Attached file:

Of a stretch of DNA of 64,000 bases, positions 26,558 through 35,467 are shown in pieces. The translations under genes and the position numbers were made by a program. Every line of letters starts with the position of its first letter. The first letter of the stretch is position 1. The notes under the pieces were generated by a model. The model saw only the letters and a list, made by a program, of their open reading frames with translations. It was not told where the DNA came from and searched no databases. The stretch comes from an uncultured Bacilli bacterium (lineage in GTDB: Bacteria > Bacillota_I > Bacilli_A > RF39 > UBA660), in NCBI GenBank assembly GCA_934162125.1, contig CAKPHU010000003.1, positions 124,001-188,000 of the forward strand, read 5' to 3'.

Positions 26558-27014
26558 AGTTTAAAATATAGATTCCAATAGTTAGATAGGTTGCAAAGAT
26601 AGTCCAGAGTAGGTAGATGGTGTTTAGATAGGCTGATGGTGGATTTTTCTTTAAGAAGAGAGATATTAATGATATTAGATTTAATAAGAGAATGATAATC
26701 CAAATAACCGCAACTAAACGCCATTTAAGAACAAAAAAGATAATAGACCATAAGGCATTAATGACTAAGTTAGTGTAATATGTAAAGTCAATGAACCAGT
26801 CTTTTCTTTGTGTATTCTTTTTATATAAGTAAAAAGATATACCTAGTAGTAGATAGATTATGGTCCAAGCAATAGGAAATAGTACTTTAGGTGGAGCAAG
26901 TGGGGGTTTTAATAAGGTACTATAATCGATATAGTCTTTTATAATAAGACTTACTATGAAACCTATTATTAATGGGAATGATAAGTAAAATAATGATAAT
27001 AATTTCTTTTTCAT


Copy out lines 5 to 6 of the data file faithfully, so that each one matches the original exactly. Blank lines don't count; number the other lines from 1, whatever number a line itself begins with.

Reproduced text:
26701 CAAATAACCGCAACTAAACGCCATTTAAGAACAAAAAAGATAATAGACCATAAGGCATTAATGACTAAGTTAGTGTAATATGTAAAGTCAATGAACCAGT
26801 CTTTTCTTTGTGTATTCTTTTTATATAAGTAAAAAGATATACCTAGTAGTAGATAGATTATGGTCCAAGCAATAGGAAATAGTACTTTAGGTGGAGCAAG